Dillon Battistini won the Freedom 100 at the Indianapolis Motor Speedway, earning his second Firestone Indy Lights victory this season. Battistini was able to hold off a late race challenge, crossing the finish line 0.2458 seconds ahead of Richard Antinucci.
Antinucci started sixth and made several outside passes to gain the runner up position. Once behind Battistini, Antinucci attempted to take the lead several times, trying both the high and low sides, but was never able to cleanly execute the maneuver.
Battistini's defensive tactics included moving to the white line down the back straight. Antinucci tried to counter that move with an outside pass. When Battistini enjoyed a car length or more over his opponent, he'd go back to offense, swinging wide into the corners to maintain top speed.
"Well, really, I was just focusing on going as fast as I could," Battistini said. "You can't help but look in the mirror a bit when you go through the corners. All I could see was lots of cars moving around behind me. They seemed to be taking turns at me every now and then."
Antinucci reported that, compared to Battistini, he had "a little less top speed." Able to get a good run in the draft, as soon as Antinucci pulled alongside, "we just died in the wind. It was a bit frustrating not getting another half car length on him."
Antinucci's second place finish places him atop the championship points standings. He now holds a 179-176 point advantage over Battistini.
Wade Cunningham, who officially led one lap and finished third, speculated that most of the field was running with increased downforce. That additional downforce allowed the drivers to engage in fierce wheel to wheel competition.
Cunningham participated in the early three-way battle for the lead with pole sitter Battistini and James Davison. Davison, who also led a lap, started second but his day was spoiled when his right rear tire made contact with the front of J.R. Hildebrand's car. Both drivers reported to the pits with less than ten laps to go, Davison with a flat right rear tire. Davison returned to the fray and finished on the lead lap in 17th position.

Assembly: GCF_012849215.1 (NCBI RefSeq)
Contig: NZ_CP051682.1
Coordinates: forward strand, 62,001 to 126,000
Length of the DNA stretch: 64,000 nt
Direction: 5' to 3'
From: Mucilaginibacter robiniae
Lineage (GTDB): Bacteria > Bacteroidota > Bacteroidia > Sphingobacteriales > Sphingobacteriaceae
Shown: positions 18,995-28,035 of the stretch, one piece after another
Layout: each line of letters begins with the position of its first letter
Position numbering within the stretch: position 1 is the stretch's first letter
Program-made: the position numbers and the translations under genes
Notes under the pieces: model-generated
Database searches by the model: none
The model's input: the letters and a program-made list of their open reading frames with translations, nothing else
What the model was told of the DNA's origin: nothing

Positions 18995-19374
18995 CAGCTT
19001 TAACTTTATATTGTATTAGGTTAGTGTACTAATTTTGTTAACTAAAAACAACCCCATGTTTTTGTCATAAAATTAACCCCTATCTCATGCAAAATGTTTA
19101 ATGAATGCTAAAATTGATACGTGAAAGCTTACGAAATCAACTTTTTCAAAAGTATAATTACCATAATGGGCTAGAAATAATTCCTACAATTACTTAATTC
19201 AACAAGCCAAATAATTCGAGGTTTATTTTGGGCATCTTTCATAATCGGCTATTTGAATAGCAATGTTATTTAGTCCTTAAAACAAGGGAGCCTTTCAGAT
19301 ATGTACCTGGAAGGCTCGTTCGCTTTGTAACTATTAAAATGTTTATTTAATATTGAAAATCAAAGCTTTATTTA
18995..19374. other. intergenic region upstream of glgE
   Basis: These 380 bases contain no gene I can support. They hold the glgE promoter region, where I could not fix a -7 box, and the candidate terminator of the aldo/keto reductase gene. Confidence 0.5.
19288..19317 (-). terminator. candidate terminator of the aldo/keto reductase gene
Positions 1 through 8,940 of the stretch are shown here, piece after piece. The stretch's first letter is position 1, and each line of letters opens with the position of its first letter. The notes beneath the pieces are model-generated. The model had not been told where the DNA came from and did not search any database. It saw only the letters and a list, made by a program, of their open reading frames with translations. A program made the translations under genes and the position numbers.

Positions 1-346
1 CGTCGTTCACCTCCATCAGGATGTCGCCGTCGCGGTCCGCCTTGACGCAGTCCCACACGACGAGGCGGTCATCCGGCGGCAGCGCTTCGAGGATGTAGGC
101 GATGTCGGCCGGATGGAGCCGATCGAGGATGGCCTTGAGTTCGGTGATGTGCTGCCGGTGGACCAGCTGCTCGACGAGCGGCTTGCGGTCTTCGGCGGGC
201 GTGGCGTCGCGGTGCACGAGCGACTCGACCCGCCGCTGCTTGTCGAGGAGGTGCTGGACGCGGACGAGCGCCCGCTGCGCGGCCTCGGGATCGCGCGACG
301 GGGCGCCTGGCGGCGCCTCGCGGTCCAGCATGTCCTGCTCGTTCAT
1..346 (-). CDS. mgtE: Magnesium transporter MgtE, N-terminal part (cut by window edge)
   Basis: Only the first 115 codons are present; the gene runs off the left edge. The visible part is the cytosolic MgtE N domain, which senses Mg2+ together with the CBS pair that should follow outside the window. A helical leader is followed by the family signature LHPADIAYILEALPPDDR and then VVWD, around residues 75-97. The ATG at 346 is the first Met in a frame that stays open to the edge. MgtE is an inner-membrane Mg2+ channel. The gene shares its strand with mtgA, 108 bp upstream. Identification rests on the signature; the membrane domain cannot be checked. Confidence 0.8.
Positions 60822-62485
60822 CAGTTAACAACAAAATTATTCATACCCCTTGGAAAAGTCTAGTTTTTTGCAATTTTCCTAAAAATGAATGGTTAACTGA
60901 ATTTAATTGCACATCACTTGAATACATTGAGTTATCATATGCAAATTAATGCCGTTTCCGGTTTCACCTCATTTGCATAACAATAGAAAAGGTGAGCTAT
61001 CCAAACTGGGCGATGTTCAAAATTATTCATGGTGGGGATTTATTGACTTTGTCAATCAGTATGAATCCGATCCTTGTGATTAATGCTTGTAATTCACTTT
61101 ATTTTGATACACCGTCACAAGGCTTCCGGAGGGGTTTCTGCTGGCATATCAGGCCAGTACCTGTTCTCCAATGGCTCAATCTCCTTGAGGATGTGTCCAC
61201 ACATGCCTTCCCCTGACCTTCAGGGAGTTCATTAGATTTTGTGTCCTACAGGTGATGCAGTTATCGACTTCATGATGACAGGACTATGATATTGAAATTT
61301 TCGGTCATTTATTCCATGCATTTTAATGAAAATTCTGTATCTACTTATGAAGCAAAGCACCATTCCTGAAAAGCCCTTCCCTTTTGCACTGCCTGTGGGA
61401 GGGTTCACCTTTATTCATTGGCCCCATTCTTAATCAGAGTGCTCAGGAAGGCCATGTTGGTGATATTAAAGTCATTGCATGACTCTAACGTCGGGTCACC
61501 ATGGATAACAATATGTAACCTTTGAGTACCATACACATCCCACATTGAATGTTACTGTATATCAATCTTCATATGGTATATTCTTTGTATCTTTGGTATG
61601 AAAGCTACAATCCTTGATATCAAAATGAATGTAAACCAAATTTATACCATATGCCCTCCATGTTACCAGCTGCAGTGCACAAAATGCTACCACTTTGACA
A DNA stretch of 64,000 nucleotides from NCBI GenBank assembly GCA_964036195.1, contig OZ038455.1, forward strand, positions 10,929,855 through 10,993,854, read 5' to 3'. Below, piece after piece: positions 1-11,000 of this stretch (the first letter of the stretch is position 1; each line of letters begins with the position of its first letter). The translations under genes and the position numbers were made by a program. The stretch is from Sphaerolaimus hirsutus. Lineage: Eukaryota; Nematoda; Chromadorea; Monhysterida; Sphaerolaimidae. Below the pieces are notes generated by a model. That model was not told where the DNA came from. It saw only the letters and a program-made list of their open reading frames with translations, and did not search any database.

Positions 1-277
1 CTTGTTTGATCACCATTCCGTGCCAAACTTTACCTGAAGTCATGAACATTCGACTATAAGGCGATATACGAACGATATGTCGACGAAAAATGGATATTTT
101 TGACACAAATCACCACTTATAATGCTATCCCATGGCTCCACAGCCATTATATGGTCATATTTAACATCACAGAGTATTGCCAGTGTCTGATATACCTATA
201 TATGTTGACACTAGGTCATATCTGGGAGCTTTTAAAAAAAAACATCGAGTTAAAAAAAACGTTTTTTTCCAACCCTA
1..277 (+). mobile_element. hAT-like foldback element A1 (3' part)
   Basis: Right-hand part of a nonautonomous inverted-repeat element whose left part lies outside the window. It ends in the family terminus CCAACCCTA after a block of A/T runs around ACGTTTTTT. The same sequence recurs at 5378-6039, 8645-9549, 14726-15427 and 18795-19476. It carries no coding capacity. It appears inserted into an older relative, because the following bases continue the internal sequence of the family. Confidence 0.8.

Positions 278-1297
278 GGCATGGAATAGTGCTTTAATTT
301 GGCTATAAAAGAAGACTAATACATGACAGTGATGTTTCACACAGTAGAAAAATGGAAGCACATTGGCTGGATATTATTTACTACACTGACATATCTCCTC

"It was a bit of a gamble on setup," said Cunningham. "We didn't do much running in practice and the conditions were a lot different, so I think we ran with a little too much downforce and that was pretty evident once I got into the lead. Dillon was pretty much able to pass me at will."
By the mid point of the race, the early three-way battle for the lead turned into a six-way clash at the front with two and three wide battles keeping the fans on their toes.
Robbie Pecorari sliced his way through traffic, picking up nine positions to finish fourth. "I knew we would get to the front. It was just a matter of time," said Pecorari. "It would have been nice to go a little more to get a podium finish out of it but besides that, I can't complain."
Pecorari admitted that at one point, "I got into the wall a little bit between one and two, but luckily I didn't damage the car at all. I just kind of sideswiped it a bit, but nothing too big."
The race was run at a torrid pace with Bobby Wilson setting the fastest lap of the race at 191.412mph. Ana Beatriz and Wilson were part of the battle at the front, finishing fifth and sixth, respectively. Both drivers reported having good cars.
With her third oval race under her belt, Beatriz said she might have been able to finish on the podium, but for right now it's all about "learning, learning, learning."
Wilson, who is used to finding himself close to the action said, "The race was pretty wild." The cars were going from "aero understeer to oversteer, guys were three-wide, four-wide at times, it was pretty wild.
Logan Gomez, Jeff Simmons, Andrew Prendeville and Raphael Matos rounded out the top ten.
Simmons will compete in Sunday's 92nd running of the Indianapolis 500. He will start 24th in an A.J. Foyt Racing entry.